Could I use people’s feelings that the end of the world was nigh in 1349? Folk went from one extreme to the other, excessive devotion and excessive excess, as they struggled with terrifying times. Most people died within a few days of contracting the disease; life was short and scary. I felt reasonably confident of my grasp of Bible stories, having done well in those scripture exams at Sunday School, so they’d enrich it.
I decided on a letter format without really deciding. 2,000 words isn’t very many, so I needed to get straight into the story without wasteful preamble. And being able to date and address the letter up front, allowed me to position it firmly in time and place efficiently. Two birds, one stone. I even made the addressee the title of the story, thereby getting more info into as few words as possible. It pleased me greatly.
And so the tale unfolded.
First draft, about 1,650 words. Lovely jubbly. The bones were laid down with space to flesh them out.
I then went through and marked all the things I didn’t know, and all the things I wasn’t sure of, and all the things I’d like to put in, but hadn’t a clue. How about a bit of atmospheric Latin, for example? How about a bible quotation? And a bit of Catholic ritual?
That was a rub. There was no such thing as Protestantism at the time, and my grasp on church hierarchy is vague. I had to be vigilant not to let any protestant terms creep in.
Since the brief was to tie it into that Museum, I plumped for the recipient as the Bishop of Chichester. I checked that he wasn’t an Archbishop. No, a Bishop. OK.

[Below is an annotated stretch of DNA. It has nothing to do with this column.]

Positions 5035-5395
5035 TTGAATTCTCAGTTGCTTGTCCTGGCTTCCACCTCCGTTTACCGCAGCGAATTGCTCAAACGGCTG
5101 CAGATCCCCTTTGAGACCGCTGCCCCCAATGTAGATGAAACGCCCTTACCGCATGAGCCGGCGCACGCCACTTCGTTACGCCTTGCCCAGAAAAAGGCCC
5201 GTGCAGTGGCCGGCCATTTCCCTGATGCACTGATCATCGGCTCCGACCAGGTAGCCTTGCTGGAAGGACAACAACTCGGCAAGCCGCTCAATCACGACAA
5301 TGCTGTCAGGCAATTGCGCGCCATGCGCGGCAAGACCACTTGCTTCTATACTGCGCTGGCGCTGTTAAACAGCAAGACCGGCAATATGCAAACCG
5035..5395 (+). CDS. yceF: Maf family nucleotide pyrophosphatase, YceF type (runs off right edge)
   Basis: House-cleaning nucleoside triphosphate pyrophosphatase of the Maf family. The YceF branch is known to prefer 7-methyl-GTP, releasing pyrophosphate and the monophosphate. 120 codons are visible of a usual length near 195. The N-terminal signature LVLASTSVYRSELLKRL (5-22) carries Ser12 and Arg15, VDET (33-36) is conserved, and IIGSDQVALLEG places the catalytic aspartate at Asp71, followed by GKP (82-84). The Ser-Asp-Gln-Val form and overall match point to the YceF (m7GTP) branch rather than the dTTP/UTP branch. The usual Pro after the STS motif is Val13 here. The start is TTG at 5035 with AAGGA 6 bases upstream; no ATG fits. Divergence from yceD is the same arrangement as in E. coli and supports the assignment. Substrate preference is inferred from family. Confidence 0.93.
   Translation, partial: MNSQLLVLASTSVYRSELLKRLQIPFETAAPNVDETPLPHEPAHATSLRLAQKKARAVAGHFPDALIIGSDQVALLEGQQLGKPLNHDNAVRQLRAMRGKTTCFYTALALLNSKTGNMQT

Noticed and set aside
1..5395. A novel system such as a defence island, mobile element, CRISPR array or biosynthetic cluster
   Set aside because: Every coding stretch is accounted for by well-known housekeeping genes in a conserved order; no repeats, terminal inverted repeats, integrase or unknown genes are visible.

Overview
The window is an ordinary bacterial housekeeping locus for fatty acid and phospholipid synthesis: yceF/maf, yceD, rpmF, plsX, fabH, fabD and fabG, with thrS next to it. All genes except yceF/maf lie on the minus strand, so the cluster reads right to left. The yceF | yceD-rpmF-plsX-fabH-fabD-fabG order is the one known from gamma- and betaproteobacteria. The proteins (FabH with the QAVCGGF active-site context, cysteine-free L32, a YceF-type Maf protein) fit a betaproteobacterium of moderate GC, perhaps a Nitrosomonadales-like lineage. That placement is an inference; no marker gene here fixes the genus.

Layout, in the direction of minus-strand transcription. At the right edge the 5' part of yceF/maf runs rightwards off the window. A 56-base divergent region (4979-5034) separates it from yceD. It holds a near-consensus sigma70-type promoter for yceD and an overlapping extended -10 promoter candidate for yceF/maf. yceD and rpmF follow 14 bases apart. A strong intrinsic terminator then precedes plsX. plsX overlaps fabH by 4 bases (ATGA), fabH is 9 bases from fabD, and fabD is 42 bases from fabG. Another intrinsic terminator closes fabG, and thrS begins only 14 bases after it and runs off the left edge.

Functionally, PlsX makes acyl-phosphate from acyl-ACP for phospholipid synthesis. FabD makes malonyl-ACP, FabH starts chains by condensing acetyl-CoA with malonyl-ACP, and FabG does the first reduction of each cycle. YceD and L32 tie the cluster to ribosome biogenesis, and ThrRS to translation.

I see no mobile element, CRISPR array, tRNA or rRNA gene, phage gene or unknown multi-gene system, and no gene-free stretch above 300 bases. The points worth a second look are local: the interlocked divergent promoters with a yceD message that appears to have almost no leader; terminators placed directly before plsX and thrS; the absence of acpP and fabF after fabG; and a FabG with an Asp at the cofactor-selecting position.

I looked on Google maps and named a real street that sounded old enough for the action to take place.
I needed a specific family to embody the times. Up close and personal is always best. I needed a name for my peasants that might have been around back then. I chose ‘Tyler’ and ‘Tull’. I specifically referred to the couple’s young child Walter, planting the idea that these were the parents of Wat Tyler. Could have been. To my chagrin, not a single beta reader picked up on that. Never mind. The judges were historians of one species or another. One of them might notice and applaud me.
It was surprisingly hard not to write a history lesson, but to make a proper story out of it, without dumping all that I’d learned. And boy, did I learn a lot.
Then there were the horries that almost survived the final edit. Here are some stumbling blocks:
1. The letter was written by a deputy priest. What was a deputy priest called? It suited me that he wasn’t ordained. So what was his RC title? Curate? Pastor? Verger? Novitiate? Rector? And so I learned all about the promotion structure of the Catholic Church and read every ecclesiastical job description I could find.
2. How would he refer to the Father? Reverend? Or was that a protestant term? How would he address a bishop? I now know that ‘Your Holiness’ is reserved for the Pope, ‘Your Eminence’ is for a Cardinal. Seems that a Bishop can be a number of things, but ‘Your Grace’ suited very well.
3. And where did they live? Vicarage? Rectory? Parsonage? Manse? Priory? There must be a name, mustn’t there? Wish I’d watched ‘Father Ted’. Catholics do like to embroider things, and even have a special word for the Bishop’s ceremonial socks, so what fancy thing could the dwelling be called? Turns out, it’s the ‘Priest’s House’. How disappointing.
4. What was the Catholic term for anointing the sick? And which words might you use for confession? What penances were there, other than Hail Mary? What do you do and say at a burial? What about all this flagellation? I consulted an Irish friend who I supposed would know more than I. He told me that the ‘Act of Contrition’ that I’d asked about, was actually a prayer. Thanks for that. He also told me that Catholicism was outlawed in Ireland until the mid-nineteenth century. Coo.